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Romanian Suspect in ATM Scam Arrested and Extradited to UK

An ATM malware developer from Romania is in UK after being extradited for allegedly initiating an infection campaign widely across banks operating in the country. The malicious software understandably helped the thief steal about 1.5m pounds out of the cash machines in United Kingdom. This happened back in 2014 the time a gang to which the man belonged attacked 51 ATMs during one weekend when the banks were going through their holiday. The crooks planted their malicious software straight inside the machines following a brute-force attack after which the malware erased itself for eschewing detection.

All of the cash machines were individually hacked and contaminated with malicious software after which huge volumes of cash were taken out. Already Grigore Paladi and Teofil Bortos, other members belonging to the gang are sentenced with a 12-yr punishment. Finextra.com posted this, October 6, 2016.

Since 2014, over the period, a string of arrests includes of one man based in London who faces sentence of 7-yr imprisonment, while another man mentioned earlier as Grigore Paladi was given 5-yr jail during 2015. And now the latest is of the Romanian man. Investigation is continuing, the London Metropolitan Police has said.

Meanwhile, according to Matthew Mountford, Detective Inspector and London Regional Fraud Team's Chief, it's clear from the extradition that the London Regional Fraud Team is persistent in tracing the culprits of the hack and bringing them to justice for carrying out the ATM thefts. He adds that foreign law enforcement agency's cooperation is extremely high, particularly in Romania.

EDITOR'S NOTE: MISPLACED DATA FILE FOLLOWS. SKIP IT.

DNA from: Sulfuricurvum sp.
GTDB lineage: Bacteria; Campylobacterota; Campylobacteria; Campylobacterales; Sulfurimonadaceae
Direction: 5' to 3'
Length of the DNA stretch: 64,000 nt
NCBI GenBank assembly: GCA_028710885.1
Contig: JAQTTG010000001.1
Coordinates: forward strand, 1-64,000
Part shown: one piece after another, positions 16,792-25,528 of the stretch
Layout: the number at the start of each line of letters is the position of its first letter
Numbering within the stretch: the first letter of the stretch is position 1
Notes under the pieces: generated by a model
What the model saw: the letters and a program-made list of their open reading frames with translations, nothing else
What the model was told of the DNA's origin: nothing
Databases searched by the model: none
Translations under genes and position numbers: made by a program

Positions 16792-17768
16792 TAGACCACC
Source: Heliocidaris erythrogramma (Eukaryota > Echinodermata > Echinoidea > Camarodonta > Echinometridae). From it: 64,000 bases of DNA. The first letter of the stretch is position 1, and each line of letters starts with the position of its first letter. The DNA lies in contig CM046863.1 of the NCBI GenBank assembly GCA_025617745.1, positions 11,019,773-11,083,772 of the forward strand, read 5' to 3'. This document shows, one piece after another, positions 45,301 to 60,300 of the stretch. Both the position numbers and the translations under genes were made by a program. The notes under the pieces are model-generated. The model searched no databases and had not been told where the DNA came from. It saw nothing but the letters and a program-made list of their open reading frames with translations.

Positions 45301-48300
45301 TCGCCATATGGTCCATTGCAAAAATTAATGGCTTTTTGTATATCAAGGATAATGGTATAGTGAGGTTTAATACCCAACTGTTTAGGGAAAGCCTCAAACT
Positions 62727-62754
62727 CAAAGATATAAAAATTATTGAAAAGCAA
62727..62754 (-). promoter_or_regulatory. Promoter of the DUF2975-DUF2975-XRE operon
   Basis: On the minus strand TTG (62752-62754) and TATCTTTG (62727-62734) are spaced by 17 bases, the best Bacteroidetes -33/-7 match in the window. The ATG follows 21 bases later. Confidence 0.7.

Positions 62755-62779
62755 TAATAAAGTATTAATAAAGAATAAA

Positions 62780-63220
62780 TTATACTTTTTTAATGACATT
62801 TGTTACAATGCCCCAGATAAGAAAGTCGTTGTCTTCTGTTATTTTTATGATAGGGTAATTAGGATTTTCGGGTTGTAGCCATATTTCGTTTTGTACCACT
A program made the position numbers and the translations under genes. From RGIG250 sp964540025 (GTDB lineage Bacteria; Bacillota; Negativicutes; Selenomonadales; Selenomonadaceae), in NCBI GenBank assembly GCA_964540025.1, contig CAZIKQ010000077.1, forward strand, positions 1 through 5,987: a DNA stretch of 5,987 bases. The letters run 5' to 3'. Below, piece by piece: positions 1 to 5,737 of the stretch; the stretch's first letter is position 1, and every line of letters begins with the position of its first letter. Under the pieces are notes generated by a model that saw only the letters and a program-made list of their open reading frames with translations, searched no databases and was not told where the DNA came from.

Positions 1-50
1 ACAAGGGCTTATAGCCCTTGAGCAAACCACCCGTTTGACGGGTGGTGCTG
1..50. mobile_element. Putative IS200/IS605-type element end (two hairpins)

The Romanian culprit Leahu is under custody till October 28 the time for his appearance at Inner London Crown Court.

The history of ATM scamming is lengthy and storied. At first it involved skimmers appended onto the cash machines that would grab an inserted card's details. Later devices evolved that became tinier, increasingly conspicuous as well as more capable of thwarting stringent safety systems the cards had.

Quite naturally the progress has been towards creating malware, which is injected remotely via breaking into the bank's server alternatively straight inside the ATM machine that contaminates its core connected to the bank.

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